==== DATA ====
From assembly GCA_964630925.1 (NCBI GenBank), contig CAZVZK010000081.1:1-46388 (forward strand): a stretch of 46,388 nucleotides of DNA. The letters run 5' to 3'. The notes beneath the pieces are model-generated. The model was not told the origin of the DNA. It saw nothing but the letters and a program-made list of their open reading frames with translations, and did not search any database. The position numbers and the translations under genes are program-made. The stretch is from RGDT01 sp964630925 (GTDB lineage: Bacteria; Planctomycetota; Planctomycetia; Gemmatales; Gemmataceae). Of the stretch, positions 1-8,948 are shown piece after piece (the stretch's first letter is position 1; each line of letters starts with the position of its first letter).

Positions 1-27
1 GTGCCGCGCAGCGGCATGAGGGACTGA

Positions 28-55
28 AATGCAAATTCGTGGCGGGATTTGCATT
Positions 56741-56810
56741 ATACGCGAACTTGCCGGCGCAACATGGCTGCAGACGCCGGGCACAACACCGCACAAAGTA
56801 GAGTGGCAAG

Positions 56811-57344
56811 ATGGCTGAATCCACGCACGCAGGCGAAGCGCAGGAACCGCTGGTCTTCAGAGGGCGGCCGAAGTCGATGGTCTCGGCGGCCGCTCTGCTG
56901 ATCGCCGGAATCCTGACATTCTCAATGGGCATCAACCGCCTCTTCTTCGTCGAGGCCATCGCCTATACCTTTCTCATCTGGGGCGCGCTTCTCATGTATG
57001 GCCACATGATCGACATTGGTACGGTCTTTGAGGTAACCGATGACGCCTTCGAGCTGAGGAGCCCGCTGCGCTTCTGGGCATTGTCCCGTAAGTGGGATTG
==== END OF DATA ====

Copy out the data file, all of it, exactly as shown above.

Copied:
From assembly GCA_964630925.1 (NCBI GenBank), contig CAZVZK010000081.1:1-46388 (forward strand): a stretch of 46,388 nucleotides of DNA. The letters run 5' to 3'. The notes beneath the pieces are model-generated. The model was not told the origin of the DNA. It saw nothing but the letters and a program-made list of their open reading frames with translations, and did not search any database. The position numbers and the translations under genes are program-made. The stretch is from RGDT01 sp964630925 (GTDB lineage: Bacteria; Planctomycetota; Planctomycetia; Gemmatales; Gemmataceae). Of the stretch, positions 1-8,948 are shown piece after piece (the stretch's first letter is position 1; each line of letters starts with the position of its first letter).

Positions 1-27
1 GTGCCGCGCAGCGGCATGAGGGACTGA

Positions 28-55
28 AATGCAAATTCGTGGCGGGATTTGCATT
Positions 56741-56810
56741 ATACGCGAACTTGCCGGCGCAACATGGCTGCAGACGCCGGGCACAACACCGCACAAAGTA
56801 GAGTGGCAAG

Positions 56811-57344
56811 ATGGCTGAATCCACGCACGCAGGCGAAGCGCAGGAACCGCTGGTCTTCAGAGGGCGGCCGAAGTCGATGGTCTCGGCGGCCGCTCTGCTG
56901 ATCGCCGGAATCCTGACATTCTCAATGGGCATCAACCGCCTCTTCTTCGTCGAGGCCATCGCCTATACCTTTCTCATCTGGGGCGCGCTTCTCATGTATG
57001 GCCACATGATCGACATTGGTACGGTCTTTGAGGTAACCGATGACGCCTTCGAGCTGAGGAGCCCGCTGCGCTTCTGGGCATTGTCCCGTAAGTGGGATTG